It is through their second son, Dwight M. Allen and his second wife, Jane
Bradley Lacy, that Fred Beitzel, email@example.com is descended.
From T.W. Bicknell's 1913 genealogy book page 99 and 100
Nehemiah moved with his parents to Chenango County, New
York, in 1798. His father and brother having died, Nehemiab
and his mother went in a company, led by Rev. Samuel Porter,
to Athens, 0., in 1815. They traveled with teams and covered
wagons and were forty days on the journey, always stopping
an Sunday. The mother, Amy Bicknell, died in February, x8i6,
and was buried in the cemetery at Athens. Pioneer life in Ohio
had many privations and hardships for the young family, ~vhich
Neheniiah had made by his marriage ~vith Miss Larkin, daughter
of Abel and Susannah Larkin, a native of Rutland, Vt. Mr.
Bicknell's interest in religion led him to open his house for Meth-
odist itinerant preaching, and later he secured the building of a
schoolhouse on a part of his land, and afterward he gave a lot
for a Methodist Church and a public cemetery. He was a gen-
erous,ò public-spirited man, and held many township offices; was
postmaster eleven years, Sunday-school superintendent and class
leader of the Methodist Church for many years. He was an
uncompromising temperance man all his life, and erected a large
barn, the second building in Meigs County raised without whisky.
Mr. Bicknell was a pioneer in building good roads in his county,
and in many ways throughout his long life he labored to advance
the interests of the local society, the county and the State.
His daughter, Emeline L. Bicknell, now a resident of Porn-
eroy, 0., writes of his last days: "At eighty-three years of age
his step ~vas firm, his eyes bright and his cheeks rosy. He cele-
brated his birthday June 26, 1879, and with his eldest daughter
(Emeline) left home Aug. 1st to revisit his boyhood home in
Chenango County, New York, and attend to the placing of grave-
stones anew at his father's grave. In some strange manner he
seems to have gone out of the car to the platform, when he fell
off the train and was killed. This was on the Erie Railroad, near
Beaver Flats, and the fatality occurred about 3 a. m. Aug. 6th,
1879. His stricken daughter brought his body back, and he was
laid by the side of his wife, in the graveyard by the little church,
called "Bicknell's Chapel."
From David Ron Bicknell
Moved to NY state in 1798 and lived there till the age of 19.
After loosing his father and brother he travelled with his mother and other settlers uder the leadership of Rev Samual Porter to Athens, Ohio.
The trip took 40 days and they arrived in October 1815
In 1828 he allowed his home to be used for church services by the local Methodists.
He also built a school on his land which is adjacent to the family
cemetary(which is currently maintained nicely by the township) Achurch was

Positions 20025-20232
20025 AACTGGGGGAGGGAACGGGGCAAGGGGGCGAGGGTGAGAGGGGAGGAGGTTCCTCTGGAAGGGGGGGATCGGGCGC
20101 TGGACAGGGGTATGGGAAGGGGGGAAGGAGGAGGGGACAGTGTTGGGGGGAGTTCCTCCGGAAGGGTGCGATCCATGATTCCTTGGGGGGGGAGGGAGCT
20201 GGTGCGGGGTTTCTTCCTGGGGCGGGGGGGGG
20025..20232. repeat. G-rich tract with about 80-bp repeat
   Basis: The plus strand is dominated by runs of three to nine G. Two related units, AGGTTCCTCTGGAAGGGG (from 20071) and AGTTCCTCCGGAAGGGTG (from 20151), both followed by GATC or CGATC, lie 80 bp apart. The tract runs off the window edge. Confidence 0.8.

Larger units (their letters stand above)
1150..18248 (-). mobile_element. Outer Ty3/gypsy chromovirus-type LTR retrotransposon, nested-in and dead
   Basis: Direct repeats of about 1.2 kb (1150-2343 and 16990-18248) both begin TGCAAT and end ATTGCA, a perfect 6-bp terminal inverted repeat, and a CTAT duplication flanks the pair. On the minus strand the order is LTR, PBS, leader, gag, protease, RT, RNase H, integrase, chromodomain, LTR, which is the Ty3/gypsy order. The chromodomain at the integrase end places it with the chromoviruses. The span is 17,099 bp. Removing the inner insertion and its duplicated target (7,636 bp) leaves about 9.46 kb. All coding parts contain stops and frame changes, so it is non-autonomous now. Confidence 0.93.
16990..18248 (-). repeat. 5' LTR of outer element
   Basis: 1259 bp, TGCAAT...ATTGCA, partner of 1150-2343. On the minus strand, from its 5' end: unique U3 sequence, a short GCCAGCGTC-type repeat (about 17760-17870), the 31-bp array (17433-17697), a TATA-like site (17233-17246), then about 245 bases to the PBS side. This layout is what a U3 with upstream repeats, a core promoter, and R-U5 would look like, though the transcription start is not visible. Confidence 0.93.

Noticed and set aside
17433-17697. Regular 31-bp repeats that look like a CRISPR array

soon built on his land.
He was a avid non-drinker, Sunday school supt. for 11 yrs.
Magistrate for 3 terms and tsp. trustee.
He was also the first postmaster in the county.
He was the chief engineer on the first roads built in the area.
When he was 83 years old he returned to Chenango N.Y.
to place a stone on his fathers grave.
On his way home he fell off the train and was killed at 3am Aug.6 1879.
In 1876 He and his daughter Emeline organized the local historical society.
He filed an account of his life with them before he passed away.
From T.W. Bicknell's 1913 genealogy book page 205 and 206
Emeline was divorced June -, 1853, and her name restored
to Emeline L. Bicknell. She began teaching in a country school
when sixteen years of age; attended the Chester Academy, and
afterward taught in the public schools in the country and later
in town. She was married in 1846, and had two children, but
was obliged to obtain a divorce from her husband. The court
restored her name to Emeline L. Bicknell. Her children died.
She resumed teaching in public schools in the towns of Racine
and Pomeroy, and later conducted a private school in her own
home. In 1873-4-5-6 she was Secretary of the Woman's Foreign
Missionary Society of the Methodist Episcopal Church for two
districts in two Conferences, the Ohio Conference and West
Virginia Conference. After the death of her father she came into
possession of one hundred acres of the farm and of the home-
stead, which she carried on four years profitably. But her sister,
Mrs. Mary B. Cross, dying, the old home lost its charm. She
sold her property and took the superintendency of a children's
home for dependent children, where she zealously labored for
six years, hopefully seeking to make good citizens. In 1889 she
was engaged as matron in the Methodist Home for the Aged in
Brooklyn, N. Y., where she continued fourteen and a half years,
making twenty years in institution life.